Strange cricket bats part 2
Posted by jason mellet on 28th Jul 2014
Mongoose do make a wide variety of cricket bats. Many of them are of the conventional type, with a traditional size handle and a traditional size blade but the most recognizable and famous Mongoose cricket bat is the long handle and shorter blade cricket bat.
Want to read part 1 first? Click Here.
This bat was unveiled with the advent of T20 cricket and was used to good effect by players like Matthew Hayden during the IPL. The hype around the bat seemed to fizzle though as players both professional and amateur opted for the more traditional type of bat.
The thinking behind the bat was sound. The bat gave batsmen more of a golf club type of effect when hitting the ball. The batsmen with such a short blade and longer handle would be able to generate a massive amount of bat speed that could not be generated with a normal bat.
As these Mongoose cricket bats first emerged on the market, many raised their eyebrows and wondered whether the ICC or the MCC would outlaw them. It however turns out that these bats are 100% perfectly legal. The shorter blade was also advertised to cut out dead spots in the bat, like the splice and the toe. The mongoose cricket bat was thus a smaller blade but the same amount of sweet spot as a regular cricket bat.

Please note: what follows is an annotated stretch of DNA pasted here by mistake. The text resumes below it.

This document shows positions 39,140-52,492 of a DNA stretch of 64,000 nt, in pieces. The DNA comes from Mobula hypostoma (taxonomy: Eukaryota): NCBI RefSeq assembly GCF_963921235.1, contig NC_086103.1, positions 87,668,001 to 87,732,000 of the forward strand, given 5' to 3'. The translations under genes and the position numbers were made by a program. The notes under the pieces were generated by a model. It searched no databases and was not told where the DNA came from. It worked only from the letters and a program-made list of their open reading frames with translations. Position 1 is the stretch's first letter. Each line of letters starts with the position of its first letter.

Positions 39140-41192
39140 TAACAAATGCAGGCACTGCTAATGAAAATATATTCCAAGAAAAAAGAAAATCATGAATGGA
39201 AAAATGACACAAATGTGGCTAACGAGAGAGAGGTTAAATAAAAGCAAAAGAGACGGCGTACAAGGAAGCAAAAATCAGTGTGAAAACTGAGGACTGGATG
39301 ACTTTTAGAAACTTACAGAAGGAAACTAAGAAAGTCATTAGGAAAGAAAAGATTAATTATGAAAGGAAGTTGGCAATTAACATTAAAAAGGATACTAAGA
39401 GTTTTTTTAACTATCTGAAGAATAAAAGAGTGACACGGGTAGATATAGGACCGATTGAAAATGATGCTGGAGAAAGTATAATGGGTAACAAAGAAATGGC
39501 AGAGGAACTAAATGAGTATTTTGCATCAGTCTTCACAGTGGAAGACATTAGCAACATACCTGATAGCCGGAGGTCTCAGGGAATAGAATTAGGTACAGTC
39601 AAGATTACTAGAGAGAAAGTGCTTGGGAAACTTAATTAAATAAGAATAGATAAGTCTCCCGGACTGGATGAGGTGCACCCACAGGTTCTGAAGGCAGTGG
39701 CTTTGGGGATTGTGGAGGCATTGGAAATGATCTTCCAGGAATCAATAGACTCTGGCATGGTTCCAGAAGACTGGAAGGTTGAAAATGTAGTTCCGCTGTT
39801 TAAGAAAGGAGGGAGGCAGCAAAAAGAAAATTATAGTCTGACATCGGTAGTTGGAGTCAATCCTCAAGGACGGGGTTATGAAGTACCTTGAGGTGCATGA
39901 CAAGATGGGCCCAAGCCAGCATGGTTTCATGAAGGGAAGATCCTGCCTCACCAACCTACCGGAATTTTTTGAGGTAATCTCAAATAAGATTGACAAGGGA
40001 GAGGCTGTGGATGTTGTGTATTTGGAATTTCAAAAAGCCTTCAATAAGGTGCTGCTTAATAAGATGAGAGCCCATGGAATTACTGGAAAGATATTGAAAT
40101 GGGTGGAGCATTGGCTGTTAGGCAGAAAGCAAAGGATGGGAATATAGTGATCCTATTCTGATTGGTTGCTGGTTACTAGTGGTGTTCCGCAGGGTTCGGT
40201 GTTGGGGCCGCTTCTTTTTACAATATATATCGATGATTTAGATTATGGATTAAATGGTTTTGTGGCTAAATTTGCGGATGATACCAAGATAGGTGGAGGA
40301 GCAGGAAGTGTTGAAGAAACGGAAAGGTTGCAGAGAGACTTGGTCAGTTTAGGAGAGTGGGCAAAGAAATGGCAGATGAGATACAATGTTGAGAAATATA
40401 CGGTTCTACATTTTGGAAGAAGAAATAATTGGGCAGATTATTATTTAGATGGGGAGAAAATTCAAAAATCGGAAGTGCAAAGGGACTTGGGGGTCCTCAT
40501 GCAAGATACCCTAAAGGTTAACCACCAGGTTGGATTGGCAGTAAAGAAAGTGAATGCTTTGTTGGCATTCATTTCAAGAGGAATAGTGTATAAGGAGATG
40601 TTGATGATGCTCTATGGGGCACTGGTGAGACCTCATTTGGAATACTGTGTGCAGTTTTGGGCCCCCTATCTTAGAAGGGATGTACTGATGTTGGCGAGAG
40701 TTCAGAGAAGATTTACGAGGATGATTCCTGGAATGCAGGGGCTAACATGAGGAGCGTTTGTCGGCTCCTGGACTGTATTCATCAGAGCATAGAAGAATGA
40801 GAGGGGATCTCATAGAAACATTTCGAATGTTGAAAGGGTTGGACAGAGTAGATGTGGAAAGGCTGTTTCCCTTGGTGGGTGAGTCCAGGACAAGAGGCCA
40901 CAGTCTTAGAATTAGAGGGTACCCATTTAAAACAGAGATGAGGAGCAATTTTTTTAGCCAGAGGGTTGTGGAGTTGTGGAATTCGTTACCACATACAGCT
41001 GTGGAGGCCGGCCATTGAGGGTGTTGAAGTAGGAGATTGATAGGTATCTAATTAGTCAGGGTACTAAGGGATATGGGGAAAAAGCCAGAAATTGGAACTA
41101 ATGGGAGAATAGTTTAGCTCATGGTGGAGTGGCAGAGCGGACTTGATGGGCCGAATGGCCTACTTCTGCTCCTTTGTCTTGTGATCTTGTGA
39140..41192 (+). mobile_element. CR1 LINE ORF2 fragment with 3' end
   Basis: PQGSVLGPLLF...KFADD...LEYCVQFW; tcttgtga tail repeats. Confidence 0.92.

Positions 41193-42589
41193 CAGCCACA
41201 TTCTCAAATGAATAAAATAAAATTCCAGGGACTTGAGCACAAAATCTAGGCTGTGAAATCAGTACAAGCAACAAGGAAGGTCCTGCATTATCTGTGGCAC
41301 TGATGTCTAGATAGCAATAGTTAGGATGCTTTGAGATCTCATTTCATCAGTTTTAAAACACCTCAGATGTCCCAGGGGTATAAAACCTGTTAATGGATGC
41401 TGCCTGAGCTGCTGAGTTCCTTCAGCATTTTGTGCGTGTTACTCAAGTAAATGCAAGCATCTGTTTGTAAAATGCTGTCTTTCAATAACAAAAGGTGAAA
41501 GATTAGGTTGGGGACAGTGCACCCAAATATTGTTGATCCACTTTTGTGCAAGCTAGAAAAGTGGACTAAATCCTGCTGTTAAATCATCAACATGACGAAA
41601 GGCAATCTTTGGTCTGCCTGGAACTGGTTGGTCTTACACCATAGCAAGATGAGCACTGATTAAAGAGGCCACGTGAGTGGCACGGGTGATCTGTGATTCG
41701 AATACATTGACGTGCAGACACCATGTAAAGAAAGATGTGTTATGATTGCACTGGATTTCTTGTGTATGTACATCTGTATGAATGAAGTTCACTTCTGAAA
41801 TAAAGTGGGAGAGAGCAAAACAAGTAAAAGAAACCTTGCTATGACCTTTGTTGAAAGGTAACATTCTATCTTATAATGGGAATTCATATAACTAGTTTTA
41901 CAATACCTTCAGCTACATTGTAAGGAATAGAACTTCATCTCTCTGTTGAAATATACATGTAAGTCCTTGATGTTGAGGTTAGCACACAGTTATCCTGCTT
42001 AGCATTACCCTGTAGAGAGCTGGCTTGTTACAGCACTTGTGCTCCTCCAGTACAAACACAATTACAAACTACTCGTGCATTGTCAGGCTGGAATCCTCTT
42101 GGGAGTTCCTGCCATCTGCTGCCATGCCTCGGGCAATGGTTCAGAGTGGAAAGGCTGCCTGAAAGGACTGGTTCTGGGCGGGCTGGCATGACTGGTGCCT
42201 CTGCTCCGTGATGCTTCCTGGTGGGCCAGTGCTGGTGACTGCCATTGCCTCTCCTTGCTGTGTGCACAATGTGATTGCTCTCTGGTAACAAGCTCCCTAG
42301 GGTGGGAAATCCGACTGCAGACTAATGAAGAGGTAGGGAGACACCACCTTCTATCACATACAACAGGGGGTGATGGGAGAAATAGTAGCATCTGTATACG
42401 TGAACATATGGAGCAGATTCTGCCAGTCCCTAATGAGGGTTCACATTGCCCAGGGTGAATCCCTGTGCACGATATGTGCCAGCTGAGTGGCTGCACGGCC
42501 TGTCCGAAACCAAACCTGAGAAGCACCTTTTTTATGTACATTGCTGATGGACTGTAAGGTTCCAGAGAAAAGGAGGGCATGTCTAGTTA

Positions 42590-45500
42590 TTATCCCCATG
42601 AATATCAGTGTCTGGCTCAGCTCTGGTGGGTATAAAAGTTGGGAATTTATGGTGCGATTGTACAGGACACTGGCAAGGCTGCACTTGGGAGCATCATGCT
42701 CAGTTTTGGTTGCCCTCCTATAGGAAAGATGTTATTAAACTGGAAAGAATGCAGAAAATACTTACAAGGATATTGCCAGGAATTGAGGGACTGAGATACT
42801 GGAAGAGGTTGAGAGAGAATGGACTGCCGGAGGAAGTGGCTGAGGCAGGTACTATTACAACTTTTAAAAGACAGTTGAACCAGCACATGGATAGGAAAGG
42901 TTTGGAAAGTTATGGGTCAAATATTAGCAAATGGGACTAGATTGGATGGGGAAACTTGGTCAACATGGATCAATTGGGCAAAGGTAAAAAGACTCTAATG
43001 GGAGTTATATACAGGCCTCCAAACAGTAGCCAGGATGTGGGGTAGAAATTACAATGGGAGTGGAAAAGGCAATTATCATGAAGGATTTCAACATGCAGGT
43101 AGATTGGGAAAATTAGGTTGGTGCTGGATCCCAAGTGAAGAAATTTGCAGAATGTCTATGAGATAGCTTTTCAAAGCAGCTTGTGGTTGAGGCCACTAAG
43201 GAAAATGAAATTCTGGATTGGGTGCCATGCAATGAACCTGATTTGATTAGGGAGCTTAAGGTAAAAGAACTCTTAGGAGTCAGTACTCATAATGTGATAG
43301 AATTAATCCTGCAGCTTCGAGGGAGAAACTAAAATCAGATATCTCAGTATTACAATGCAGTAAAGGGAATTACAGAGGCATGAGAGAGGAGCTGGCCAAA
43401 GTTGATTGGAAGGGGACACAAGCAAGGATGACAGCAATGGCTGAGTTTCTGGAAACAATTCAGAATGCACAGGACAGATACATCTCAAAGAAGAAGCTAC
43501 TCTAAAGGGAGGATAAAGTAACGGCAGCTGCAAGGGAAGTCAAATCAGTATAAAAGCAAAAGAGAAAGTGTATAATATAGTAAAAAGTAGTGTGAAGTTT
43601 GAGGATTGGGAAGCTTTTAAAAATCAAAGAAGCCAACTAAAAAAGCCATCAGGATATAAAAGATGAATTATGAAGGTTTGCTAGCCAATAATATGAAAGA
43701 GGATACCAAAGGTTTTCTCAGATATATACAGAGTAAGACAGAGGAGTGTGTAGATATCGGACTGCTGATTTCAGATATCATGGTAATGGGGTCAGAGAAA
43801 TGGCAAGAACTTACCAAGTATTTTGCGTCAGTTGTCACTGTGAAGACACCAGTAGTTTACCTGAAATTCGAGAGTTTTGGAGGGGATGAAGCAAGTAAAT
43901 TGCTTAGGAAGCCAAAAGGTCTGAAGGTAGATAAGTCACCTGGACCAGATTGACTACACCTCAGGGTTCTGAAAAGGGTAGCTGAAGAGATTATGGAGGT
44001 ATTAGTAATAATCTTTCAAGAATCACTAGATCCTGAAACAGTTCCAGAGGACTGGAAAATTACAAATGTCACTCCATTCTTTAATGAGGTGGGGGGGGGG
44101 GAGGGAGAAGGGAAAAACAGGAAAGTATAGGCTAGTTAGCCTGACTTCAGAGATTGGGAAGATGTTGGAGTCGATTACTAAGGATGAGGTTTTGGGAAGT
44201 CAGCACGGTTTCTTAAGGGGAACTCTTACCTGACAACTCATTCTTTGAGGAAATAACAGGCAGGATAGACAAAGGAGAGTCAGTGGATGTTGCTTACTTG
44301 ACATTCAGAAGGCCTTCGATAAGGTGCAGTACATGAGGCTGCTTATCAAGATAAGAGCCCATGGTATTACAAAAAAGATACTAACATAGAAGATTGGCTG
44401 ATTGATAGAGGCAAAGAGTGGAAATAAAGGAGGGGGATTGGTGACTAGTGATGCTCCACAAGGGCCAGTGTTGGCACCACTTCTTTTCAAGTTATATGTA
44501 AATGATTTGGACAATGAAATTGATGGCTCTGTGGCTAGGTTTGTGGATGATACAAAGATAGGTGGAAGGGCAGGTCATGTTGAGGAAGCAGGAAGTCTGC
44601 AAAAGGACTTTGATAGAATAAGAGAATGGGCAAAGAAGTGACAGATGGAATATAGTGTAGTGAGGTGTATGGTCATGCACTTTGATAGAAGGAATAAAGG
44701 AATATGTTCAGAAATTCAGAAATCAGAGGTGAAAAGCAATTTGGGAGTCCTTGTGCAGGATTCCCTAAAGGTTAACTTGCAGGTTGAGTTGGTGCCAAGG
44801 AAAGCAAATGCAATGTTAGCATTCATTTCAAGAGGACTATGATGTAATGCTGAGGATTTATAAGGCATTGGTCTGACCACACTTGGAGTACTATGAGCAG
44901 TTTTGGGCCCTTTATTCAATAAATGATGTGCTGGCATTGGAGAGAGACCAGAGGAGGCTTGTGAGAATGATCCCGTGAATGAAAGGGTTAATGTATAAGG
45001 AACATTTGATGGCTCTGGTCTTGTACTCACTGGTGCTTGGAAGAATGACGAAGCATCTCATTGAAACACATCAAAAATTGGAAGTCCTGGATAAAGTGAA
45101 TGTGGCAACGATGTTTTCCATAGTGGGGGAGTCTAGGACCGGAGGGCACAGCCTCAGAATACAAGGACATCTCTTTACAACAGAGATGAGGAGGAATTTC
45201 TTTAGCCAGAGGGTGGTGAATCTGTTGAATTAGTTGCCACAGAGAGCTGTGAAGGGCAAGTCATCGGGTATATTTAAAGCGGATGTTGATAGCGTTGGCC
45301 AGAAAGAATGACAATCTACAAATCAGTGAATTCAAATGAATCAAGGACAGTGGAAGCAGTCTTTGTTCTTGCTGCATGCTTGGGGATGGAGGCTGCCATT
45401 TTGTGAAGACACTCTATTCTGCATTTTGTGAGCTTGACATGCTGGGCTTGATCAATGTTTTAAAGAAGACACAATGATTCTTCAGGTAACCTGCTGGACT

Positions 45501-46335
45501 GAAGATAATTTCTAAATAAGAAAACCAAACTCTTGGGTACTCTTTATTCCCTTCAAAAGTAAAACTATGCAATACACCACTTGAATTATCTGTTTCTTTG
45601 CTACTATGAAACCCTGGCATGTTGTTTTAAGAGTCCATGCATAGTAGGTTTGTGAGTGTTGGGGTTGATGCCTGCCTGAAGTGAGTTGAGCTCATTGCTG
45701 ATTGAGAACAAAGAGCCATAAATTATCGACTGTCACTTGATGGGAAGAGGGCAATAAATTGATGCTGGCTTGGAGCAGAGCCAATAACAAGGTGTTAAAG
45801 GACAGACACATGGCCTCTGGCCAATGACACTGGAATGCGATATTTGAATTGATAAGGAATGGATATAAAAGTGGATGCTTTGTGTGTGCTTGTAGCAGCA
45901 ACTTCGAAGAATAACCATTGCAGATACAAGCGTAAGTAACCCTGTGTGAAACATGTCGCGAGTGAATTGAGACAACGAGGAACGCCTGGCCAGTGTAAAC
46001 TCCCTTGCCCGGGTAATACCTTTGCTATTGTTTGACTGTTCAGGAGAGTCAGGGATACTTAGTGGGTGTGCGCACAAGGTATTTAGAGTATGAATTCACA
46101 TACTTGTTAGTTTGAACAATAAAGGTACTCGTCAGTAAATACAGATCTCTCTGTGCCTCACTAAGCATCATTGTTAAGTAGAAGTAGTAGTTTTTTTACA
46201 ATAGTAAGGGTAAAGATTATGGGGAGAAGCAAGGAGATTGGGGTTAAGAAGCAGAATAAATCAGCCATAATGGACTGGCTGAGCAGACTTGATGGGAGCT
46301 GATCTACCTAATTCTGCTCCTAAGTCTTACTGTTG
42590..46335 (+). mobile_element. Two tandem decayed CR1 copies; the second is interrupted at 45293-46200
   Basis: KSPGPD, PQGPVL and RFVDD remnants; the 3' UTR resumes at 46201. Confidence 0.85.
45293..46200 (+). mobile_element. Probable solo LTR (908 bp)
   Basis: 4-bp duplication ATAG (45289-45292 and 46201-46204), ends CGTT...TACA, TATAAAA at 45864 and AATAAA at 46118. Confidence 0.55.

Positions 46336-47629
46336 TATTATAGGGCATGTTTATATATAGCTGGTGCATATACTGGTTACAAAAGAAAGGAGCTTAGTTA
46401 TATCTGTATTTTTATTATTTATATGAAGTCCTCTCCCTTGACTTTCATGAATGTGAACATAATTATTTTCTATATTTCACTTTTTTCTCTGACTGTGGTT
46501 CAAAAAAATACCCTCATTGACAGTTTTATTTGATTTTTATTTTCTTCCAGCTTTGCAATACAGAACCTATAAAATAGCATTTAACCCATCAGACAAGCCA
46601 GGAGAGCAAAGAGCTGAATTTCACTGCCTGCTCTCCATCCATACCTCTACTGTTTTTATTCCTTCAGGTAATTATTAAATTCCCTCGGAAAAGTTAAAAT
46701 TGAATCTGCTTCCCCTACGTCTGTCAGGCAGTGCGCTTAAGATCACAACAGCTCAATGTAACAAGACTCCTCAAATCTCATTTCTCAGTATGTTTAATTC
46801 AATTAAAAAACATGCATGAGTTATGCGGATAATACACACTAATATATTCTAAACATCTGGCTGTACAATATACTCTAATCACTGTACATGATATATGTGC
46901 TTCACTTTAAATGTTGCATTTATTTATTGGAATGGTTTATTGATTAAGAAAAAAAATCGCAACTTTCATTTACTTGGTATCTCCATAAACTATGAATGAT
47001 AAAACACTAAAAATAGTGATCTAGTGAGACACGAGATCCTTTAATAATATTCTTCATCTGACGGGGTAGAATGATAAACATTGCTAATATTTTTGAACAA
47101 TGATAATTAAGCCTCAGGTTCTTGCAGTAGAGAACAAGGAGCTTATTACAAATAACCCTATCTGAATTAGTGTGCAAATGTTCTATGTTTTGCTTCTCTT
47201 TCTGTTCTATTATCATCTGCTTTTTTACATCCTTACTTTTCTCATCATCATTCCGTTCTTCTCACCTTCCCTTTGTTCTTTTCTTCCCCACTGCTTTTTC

Why the Mongoose revolutionary bat did not make a huge indent in the T20 market could be for multiple reason. Anything from feeling unconventional in the hand, to diminishing the amount of control the batsman has over his strokeplay.
No matter the marketing or technical prowess of the Mongoose short blade cricket bat, it will most certainly go down in the annals of cricket history as one of the strangest cricket bats to have ever graced the great game.
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To read part 1 click here.